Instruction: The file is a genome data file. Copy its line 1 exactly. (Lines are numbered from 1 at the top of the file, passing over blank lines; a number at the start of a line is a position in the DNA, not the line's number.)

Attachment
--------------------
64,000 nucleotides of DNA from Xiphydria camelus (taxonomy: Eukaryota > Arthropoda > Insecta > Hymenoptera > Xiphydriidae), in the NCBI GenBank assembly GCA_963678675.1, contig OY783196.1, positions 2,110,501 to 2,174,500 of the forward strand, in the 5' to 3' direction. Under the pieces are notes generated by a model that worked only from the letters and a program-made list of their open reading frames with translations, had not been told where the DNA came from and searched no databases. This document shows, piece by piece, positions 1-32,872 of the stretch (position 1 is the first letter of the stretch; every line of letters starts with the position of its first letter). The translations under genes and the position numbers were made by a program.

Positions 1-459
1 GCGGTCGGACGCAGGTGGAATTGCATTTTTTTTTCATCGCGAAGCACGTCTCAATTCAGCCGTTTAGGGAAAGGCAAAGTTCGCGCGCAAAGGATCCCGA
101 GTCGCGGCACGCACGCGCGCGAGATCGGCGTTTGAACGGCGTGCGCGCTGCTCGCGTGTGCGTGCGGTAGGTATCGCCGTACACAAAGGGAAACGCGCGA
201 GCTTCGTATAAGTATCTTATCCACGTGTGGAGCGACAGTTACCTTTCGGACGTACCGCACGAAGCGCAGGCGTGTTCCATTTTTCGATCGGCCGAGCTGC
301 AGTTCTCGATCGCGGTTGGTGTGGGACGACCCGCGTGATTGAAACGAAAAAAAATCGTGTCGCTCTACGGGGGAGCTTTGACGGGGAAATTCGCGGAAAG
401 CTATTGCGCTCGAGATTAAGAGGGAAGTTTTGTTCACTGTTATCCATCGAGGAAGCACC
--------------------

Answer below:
64,000 nucleotides of DNA from Xiphydria camelus (taxonomy: Eukaryota > Arthropoda > Insecta > Hymenoptera > Xiphydriidae), in the NCBI GenBank assembly GCA_963678675.1, contig OY783196.1, positions 2,110,501 to 2,174,500 of the forward strand, in the 5' to 3' direction. Under the pieces are notes generated by a model that worked only from the letters and a program-made list of their open reading frames with translations, had not been told where the DNA came from and searched no databases. This document shows, piece by piece, positions 1-32,872 of the stretch (position 1 is the first letter of the stretch; every line of letters starts with the position of its first letter). The translations under genes and the position numbers were made by a program.